Roseann White joined UCF 50 years ago and planned on staying only a year. “My husband promised me we’d only stay one year in Orlando because this was such a small university when I came, and it had no medical school,” she said.
Today, Dr. White is a tenured professor and associate director of academics at the College of Medicine’s Burnett School of Biomedical Sciences. And on April 4, she was honored for five decades of service at the university’s Founder’s Day Convocation. The event honors faculty members for outstanding teaching, advising, research and professional service and for career milestones.
Other College of Medicine faculty honorees were retiring Drs. Sampath Parthasarathy and Andrew Payer, who were given titles of professor emeritus; Dr. Cristina Fernandez-Valle for excellence in research, and Dorilyn Hitchcock, director of the Medical Laboratory Science Program for 30 years of service to UCF.
Dr. White arrived at the tiny campus of then Florida Technical University in 1969, the second year Orlando’s new university offered classes. She was armed with a Ph.D. in biochemistry from the University of Texas Southwestern Medical School and was hired as an assistant professor in the university’s Biological Sciences department.
“I joke with my students that I was 10 years old when I started working here, but we know that’s not true,” she quipped. “The campus was in the middle of the woods. There was nothing here, two buildings perhaps and about 1,000 students.” She quickly developed a strong sense of attachment to the university, falling in love with teaching, research and the ‘very friendly student body,” and made UCF her home.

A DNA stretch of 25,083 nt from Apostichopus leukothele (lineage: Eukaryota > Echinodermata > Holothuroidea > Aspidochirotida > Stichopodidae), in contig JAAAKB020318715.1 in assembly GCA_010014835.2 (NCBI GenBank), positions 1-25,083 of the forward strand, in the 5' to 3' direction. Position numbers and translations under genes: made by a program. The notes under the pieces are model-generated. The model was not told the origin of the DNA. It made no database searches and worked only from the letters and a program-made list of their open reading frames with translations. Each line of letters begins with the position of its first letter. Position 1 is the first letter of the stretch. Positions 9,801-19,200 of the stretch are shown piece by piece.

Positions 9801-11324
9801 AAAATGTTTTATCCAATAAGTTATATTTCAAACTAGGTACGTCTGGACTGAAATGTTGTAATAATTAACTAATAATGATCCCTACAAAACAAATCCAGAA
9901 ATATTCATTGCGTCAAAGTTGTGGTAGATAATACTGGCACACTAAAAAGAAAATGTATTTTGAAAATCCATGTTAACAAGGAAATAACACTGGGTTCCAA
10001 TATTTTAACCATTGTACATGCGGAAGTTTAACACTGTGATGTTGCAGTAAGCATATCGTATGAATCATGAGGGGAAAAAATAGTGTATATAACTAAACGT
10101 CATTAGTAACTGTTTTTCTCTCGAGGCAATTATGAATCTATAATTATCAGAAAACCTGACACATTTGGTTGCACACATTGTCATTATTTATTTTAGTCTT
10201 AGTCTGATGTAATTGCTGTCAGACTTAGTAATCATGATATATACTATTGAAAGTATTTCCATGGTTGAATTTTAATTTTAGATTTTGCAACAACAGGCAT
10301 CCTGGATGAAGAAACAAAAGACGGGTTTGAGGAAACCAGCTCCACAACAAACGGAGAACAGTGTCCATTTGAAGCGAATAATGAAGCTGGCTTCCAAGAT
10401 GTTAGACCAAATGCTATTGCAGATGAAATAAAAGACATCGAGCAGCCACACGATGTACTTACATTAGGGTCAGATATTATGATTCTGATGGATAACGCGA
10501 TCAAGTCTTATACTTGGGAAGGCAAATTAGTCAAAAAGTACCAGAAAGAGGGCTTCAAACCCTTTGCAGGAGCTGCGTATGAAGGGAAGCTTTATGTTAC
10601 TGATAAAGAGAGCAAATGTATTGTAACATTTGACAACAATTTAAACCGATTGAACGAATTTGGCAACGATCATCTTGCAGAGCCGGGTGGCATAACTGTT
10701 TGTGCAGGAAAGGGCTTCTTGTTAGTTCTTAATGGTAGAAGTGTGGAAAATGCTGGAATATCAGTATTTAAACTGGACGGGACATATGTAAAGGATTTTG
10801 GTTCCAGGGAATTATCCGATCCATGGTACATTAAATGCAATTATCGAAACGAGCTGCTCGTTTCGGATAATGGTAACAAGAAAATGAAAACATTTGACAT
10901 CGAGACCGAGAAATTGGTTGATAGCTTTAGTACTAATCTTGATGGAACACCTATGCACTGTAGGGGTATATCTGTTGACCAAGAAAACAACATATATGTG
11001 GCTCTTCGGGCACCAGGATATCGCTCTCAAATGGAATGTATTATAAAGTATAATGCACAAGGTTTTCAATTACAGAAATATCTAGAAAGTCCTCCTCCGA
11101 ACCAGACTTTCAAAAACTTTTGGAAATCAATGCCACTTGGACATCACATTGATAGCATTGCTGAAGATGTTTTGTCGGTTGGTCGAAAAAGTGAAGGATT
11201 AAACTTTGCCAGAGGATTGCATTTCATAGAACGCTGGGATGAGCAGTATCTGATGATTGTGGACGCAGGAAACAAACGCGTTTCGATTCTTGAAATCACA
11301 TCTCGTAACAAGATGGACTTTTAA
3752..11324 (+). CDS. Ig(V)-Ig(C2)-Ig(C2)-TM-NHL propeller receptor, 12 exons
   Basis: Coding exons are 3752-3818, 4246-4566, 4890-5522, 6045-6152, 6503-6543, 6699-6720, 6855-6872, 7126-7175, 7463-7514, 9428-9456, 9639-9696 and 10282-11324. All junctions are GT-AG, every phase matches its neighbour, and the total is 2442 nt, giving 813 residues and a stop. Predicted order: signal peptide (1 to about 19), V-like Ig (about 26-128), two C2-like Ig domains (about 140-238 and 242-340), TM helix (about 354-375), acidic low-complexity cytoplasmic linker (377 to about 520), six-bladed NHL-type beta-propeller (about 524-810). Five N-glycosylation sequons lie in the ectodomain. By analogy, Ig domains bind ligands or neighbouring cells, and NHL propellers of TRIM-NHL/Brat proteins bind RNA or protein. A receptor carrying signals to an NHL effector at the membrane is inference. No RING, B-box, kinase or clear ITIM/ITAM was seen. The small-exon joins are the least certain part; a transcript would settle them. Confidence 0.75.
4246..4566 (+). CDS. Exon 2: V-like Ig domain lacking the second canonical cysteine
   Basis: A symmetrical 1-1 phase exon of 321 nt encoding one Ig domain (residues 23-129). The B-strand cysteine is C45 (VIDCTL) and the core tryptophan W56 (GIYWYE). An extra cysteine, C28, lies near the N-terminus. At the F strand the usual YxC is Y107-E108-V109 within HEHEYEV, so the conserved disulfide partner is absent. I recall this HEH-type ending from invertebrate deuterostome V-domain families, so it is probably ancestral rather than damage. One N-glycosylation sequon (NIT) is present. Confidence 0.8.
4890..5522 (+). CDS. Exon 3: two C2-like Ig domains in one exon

She highlights watching the medical school being built from the ground up, and achieving match rates above the national average, as some of her proudest moments at UCF.
The professor emeritus title goes to retired professors with distinguished academic service.
Dr. Parthasarathy, who held the Florida Hospital Endowed Chair in Cardiovascular Sciences, is an internationally-renowned scientist credited with the co-discovery of a major cardiovascular concept – the fact that oxidized LDL cholesterol causes atherosclerosis.
“I am proud to have been named among the first emeritus professors from the medical school,” Dr. Parthasarathy said. “This honor not only reflects my contribution, but also the College of Medicine who helped it possible.”
Dr. Payer served as director of the College of Medicine Anatomy Lab. He created the high-tech lab for the new Medical Education Building, which opened in 2010 in Lake Nona, calling it “the Anatomy Lab of my dreams.” The lab has received national attention for its innovative technology and teaching methods. UCF is just one of three locations in Florida where people can will their bodies to science.
“This award is a very special,” Dr. Payer said of his emeritus status. “But the real honor is being part of the founding faculty, being a part of building the medical school and now being able to enjoying retirement.”
Dr. Fernandez-Valle is researching drug therapies for neurofibromatosis type 2, a genetic condition that causes tumors to grow in the brain, along the spine and nerve tissues. Last year she received a five-year $3.1 million grant from the National Institutes of Health as well a $462,000 grant from the National Institutes of Neurological Disorders and Stroke towards her research.
Hitchcock, who is also assistant professor and undergraduate coordinator, leads a program that trains students to work in hospital, research and commercial labs. The program has received national recognition for excellence in students’ performance on national board exams and its high job placement rate.
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